Problem Sleepiness (cont.)
In this Article
- Problem sleepiness facts*
- What is problem sleepiness?
- What are the symptoms of problem sleepiness?
- What causes problem sleepiness?
- Sleep-wake cycle
- Inadequate sleep
- Sleep disorders
- Medical conditions/drugs
- Problem sleepiness and adolescents
- Shift work and problem sleepiness
- What treatments and remedies can help for problem sleepiness?
- Find a local Sleep Specialist in your town
Certain medical conditions and drugs, including prescription medications, can also disrupt sleep and cause problem sleepiness. Examples include:
- Chronic illnesses such as asthma, congestive heart failure, rheumatoid arthritis, or any other chronically painful disorder;
- Some medications to treat high blood pressure, some heart medications, and asthma medications such as theophylline;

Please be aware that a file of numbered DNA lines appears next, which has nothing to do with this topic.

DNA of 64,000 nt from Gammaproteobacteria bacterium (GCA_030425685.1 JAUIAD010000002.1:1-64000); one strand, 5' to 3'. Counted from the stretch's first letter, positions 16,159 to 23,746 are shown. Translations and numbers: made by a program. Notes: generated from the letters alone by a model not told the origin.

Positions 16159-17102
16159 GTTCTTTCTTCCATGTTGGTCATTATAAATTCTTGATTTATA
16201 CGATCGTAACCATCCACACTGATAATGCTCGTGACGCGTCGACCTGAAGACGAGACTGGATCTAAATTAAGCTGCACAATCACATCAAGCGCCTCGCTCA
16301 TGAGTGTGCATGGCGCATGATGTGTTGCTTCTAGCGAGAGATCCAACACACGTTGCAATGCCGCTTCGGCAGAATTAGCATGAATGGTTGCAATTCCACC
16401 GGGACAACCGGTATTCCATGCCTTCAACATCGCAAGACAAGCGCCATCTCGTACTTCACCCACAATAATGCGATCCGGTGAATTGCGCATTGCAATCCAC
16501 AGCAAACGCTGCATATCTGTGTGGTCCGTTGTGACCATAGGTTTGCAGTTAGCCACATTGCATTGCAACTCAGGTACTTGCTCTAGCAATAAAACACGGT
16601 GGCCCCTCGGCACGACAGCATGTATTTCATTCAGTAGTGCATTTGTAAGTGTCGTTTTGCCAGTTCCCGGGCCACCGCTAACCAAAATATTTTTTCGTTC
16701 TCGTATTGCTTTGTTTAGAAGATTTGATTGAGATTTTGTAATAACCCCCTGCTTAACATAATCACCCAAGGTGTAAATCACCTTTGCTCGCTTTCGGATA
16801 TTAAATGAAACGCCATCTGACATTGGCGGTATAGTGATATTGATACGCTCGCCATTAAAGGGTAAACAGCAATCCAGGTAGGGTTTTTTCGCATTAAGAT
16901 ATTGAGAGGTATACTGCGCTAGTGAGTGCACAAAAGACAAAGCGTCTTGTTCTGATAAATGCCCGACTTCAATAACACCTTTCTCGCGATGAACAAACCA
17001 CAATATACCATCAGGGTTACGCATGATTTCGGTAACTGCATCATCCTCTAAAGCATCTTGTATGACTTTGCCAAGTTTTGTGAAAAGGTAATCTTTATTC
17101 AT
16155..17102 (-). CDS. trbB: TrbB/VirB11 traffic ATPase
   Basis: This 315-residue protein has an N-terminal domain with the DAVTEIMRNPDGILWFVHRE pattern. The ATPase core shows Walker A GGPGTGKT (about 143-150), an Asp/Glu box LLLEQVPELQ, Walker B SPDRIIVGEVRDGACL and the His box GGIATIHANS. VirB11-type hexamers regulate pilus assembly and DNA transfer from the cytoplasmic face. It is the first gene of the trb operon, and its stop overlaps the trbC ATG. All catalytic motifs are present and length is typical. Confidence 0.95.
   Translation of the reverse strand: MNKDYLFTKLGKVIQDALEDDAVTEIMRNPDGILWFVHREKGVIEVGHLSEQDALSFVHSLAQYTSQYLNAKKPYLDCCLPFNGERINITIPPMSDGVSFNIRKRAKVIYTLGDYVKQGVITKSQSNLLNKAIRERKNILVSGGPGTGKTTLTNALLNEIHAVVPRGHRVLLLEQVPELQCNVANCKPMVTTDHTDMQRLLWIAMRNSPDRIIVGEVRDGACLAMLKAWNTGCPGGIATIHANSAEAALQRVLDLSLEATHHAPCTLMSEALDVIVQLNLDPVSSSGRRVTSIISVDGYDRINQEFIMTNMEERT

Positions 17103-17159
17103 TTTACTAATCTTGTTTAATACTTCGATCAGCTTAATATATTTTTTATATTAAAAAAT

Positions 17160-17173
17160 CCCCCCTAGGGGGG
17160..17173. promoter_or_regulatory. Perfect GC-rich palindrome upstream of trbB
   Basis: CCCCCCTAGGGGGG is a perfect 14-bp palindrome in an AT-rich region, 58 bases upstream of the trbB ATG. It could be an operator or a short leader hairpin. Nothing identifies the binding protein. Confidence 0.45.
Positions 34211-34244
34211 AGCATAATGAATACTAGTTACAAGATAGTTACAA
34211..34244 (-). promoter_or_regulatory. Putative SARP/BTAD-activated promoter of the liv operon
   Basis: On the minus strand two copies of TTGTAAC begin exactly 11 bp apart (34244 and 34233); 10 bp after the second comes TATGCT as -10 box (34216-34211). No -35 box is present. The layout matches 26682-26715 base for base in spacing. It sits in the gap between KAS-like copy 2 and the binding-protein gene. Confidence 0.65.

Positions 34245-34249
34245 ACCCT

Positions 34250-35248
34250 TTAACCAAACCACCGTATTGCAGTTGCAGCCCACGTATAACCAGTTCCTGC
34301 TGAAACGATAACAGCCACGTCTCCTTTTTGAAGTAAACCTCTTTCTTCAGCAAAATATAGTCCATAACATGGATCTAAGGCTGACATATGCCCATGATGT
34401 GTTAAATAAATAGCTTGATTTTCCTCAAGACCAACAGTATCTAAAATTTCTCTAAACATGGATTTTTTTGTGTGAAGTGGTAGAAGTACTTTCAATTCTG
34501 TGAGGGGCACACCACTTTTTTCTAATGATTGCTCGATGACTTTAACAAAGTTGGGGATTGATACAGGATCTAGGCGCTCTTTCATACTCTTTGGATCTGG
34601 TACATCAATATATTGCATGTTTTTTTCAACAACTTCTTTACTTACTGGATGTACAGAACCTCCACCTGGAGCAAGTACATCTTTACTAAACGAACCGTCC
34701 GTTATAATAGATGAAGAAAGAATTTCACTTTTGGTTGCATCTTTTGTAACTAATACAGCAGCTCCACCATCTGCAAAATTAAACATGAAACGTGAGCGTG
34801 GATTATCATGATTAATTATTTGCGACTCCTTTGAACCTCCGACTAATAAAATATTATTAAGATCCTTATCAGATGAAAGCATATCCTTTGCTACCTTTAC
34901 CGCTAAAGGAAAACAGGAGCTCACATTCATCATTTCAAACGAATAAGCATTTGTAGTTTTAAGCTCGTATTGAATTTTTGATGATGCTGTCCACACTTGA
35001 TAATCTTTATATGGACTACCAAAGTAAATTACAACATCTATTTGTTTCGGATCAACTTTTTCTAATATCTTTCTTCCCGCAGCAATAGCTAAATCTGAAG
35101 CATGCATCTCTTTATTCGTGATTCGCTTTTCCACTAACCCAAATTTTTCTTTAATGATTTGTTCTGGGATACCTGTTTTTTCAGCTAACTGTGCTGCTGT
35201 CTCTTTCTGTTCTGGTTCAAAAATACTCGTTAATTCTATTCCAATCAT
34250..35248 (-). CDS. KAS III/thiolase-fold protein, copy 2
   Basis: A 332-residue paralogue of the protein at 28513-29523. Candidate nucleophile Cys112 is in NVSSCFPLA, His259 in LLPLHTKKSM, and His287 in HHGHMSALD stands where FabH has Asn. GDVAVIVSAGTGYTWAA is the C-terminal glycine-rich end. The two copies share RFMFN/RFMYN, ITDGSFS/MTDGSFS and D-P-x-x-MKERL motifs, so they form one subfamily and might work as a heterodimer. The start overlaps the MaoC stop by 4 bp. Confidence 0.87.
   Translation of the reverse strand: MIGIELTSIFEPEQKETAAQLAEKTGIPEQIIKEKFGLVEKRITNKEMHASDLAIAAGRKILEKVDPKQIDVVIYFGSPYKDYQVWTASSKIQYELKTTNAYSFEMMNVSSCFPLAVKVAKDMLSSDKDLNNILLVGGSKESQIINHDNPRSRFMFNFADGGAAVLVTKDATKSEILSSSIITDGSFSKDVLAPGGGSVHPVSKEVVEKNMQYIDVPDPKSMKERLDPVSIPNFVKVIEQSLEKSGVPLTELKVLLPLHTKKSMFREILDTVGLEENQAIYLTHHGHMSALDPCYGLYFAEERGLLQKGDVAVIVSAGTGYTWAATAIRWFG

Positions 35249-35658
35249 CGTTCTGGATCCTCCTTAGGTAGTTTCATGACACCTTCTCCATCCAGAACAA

- Alcohol-Although some people use alcohol to help themselves fall asleep, it causes sleep disruption during the night, which can lead to problem sleepiness during the day. Alcohol is also a sedating drug that can, even in small amounts, make a sleepy person much more sleepy and at greater risk for car crashes and performance problems;
- Caffeine-Whether consumed in coffee, tea, soft drinks, or medications, caffeine makes it harder for many people to fall asleep and stay asleep. Caffeine stays in the body for about 3 to 7 hours, so even when taken earlier in the day it can cause problems with sleep at night; and
- Nicotine from cigarettes or a skin patch is a stimulant and makes it harder to fall asleep and stay asleep.
Get tips for better sleep.